Saturday, November 28, 2015

Racine & Me: RelyLocal

Check out RelyLocal on the Racine & Me TV show talking about the all new RelyLocal Holiday Shopping Contest........Racine & Me: Rely Local

Sunday, November 24, 2013

Support local business this holiday season by riding the RelyLocal Small Business Shopping Shuttles in Racine and Kenosha, shopping locally will keep more money here in our local communities.....

Support local business this holiday season by riding the RelyLocal Small Business Shopping Shuttles in Racine and Kenosha, shopping locally will keep more money here in our local communities.....

The shuttles will travel between Downtown on the hour and west areas on the half hour continuously; you can get on and off the shuttle as you would like at the stops or parking lots to shop. There will be over 10 shuttle stops on the route (look for the shuttle stop signs) and 2 FREE parking hubs in each city.

New this year....we will be having local celebrities riding the shuttle at different times during the 4 week run, come on board and meet some great people.

Many of the shuttle route businesses will be offering super deals and give-aways during our Holiday Shuttle, each shuttle rider will get an ID sticker showing them as riding the shuttle, allowing them to get exclusive deals offered by local businesses....please join us to find out what you can get.....

Kenosha route map coming very soon.....

Monday, November 11, 2013

If You Don't Understand People, You Don't Understand Business

"We're not good at everything, we're not good by ourselves," says Simon Sinek at the 99% Conference. Our ability to build trust and relationships is the key to our survival as a race, and to thriving as ideamakers......

Monday, November 4, 2013

So what does a campaign like RelyLocal mean for a community like ours?

RelyLocal means Everything! The $20 Shift Calculator has begun to open our community’s eyes to the immense value small businesses bring to our community. The Shift Calculator, quantifies just how much money would be kept in the community if each resident over 18 shifted just $20 a month from a national chain to a locally-owned business. So, for example, if you were going to spend $20 on home decor items and instead of going to a major national craft store, you went to the local vintage upcycling shop instead. Multiply that one small, simple action by 12 months, and then multiply that by the hundreds of thousands of people in our community, and we could keep MILLIONS of dollars here at home.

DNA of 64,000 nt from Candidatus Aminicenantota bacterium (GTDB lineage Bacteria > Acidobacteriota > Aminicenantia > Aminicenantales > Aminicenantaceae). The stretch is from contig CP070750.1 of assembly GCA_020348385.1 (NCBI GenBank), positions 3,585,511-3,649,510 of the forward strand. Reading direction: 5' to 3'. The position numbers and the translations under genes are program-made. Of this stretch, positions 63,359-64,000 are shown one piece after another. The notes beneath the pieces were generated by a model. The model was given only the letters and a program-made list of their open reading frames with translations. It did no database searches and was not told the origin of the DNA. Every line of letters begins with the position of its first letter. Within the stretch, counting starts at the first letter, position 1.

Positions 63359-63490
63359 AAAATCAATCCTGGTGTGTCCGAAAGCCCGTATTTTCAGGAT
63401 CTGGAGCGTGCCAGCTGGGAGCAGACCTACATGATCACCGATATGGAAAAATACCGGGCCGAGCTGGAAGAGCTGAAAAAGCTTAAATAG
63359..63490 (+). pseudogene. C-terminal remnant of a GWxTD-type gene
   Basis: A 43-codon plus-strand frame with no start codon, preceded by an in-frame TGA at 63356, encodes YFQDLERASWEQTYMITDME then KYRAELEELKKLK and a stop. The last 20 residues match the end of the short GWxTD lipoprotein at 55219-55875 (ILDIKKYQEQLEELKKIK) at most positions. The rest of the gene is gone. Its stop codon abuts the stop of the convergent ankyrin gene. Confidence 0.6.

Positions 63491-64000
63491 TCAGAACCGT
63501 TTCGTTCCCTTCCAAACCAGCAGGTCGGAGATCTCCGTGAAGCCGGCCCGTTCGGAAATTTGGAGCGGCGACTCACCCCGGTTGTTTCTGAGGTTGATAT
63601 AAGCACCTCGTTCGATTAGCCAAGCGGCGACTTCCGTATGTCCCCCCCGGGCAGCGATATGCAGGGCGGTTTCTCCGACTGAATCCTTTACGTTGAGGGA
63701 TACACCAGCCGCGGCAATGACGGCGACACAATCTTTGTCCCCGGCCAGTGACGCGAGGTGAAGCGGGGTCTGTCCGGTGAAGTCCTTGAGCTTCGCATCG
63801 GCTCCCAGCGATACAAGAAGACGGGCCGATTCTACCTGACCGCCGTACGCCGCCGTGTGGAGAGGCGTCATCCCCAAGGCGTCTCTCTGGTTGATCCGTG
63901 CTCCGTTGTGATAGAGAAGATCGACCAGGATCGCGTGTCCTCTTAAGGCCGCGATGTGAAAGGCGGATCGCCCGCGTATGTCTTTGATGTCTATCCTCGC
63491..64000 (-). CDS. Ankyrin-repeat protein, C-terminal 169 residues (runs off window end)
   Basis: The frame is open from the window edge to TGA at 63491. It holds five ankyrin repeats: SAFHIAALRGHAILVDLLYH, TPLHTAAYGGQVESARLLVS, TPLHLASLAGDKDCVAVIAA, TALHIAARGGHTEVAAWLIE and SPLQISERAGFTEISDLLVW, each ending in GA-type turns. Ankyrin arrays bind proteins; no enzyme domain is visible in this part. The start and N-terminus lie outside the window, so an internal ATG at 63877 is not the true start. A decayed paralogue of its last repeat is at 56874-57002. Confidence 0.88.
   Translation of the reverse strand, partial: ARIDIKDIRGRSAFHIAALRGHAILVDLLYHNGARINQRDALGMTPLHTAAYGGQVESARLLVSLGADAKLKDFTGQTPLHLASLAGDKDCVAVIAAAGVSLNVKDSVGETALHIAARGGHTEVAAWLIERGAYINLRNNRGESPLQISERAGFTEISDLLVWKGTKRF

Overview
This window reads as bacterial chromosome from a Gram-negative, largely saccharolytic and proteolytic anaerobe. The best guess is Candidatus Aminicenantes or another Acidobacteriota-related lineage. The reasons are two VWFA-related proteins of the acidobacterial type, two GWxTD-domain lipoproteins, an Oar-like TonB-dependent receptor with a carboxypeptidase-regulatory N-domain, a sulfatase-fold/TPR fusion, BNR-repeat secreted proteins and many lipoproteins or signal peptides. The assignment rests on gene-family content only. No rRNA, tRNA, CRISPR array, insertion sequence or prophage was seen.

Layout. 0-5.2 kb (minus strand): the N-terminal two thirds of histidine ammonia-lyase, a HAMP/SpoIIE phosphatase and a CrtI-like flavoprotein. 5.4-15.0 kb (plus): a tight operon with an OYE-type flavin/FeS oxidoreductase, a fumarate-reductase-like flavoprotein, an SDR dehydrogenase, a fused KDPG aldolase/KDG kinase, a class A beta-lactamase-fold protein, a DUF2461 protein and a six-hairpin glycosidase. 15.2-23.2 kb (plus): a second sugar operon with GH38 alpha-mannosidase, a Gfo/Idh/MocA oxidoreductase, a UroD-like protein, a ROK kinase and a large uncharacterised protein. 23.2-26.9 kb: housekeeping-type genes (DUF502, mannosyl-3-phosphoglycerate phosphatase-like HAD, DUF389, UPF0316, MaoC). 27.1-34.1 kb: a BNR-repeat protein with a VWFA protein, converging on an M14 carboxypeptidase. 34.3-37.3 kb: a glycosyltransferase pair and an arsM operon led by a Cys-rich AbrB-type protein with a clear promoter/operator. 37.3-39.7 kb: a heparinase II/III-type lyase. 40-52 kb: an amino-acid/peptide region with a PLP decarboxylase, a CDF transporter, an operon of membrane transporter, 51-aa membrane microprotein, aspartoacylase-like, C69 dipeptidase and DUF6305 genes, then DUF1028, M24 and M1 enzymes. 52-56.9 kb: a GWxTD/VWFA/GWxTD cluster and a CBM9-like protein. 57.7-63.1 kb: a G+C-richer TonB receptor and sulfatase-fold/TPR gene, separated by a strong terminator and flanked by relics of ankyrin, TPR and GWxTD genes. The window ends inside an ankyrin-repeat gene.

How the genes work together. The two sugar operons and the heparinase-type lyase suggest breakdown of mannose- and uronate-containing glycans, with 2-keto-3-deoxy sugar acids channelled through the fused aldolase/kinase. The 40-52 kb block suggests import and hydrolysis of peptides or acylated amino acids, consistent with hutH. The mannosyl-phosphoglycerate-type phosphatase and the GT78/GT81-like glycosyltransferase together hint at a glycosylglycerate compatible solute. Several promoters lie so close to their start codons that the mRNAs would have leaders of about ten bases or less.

When I ask people to guess how much we would keep locally, they often say, tentatively, “A million dollars?” They think, perhaps, that is too much to hope for. Imagine their surprise when they discover that our community of about 200,000 people could keep over $27 million here in our region each year!
It hits home even more when we look at what that means: 540+ $50,000/year jobs. Funding for hundreds of local non-profits. Increased home ownership. More local tax revenue to improve city and town services. Fewer children living in poverty.
That is the follow up question I ask people here in our community. “Can you imagine what kind of change in our local culture that might create if we had 540+ more families with a full time income?” Every single person has responded that it would be a revolution for our hard-hit community.
It all starts with making one small choice. One $20 shift from a national chain, online store, or (for our area) a “down-the-hill” competitor. Supporting local business is fun, feels good, but also makes sense for the community.

Tuesday, September 17, 2013

Top 10 Ways to Go Out of Business....

Going out of business is all the rage these days! In this economy, many small business owners are going out of business. Here’s a few tips to keep up with this growing trend…
10. Act like you’re the only shop in town. If you’re serious about going out of business, you need adjust your mindset; denial is a powerful tool in going out of business. Ignoring the fact that there are other small businesses like yours in town gives you a sense of entitlement to local residents’ business and makes you less apt to listen to customer feedback. What’s that you say? You really are the only one in town? Don’t worry. With your bad attitude, someone else who wants to succeed in business instead of fail will replace you before long.
9. Treat your customers badly. People expect a superior experience from small businesses because, let’s face it, you can offer it. But should you? Not if you want to go out of business! If you treat customers badly, they might come in, but they won’t be back. With fewer and fewer customers coming to you, you’ll be well on your way to going out of business.
Watch this great example on how to treat customers badly. This couple, featured on the reality TV show Kitchen Nightmares uses customer reviews to their advantage. They ignore negative customer feedback which, especially in a customer service business like a restaurant, is a roadmap to failure-town.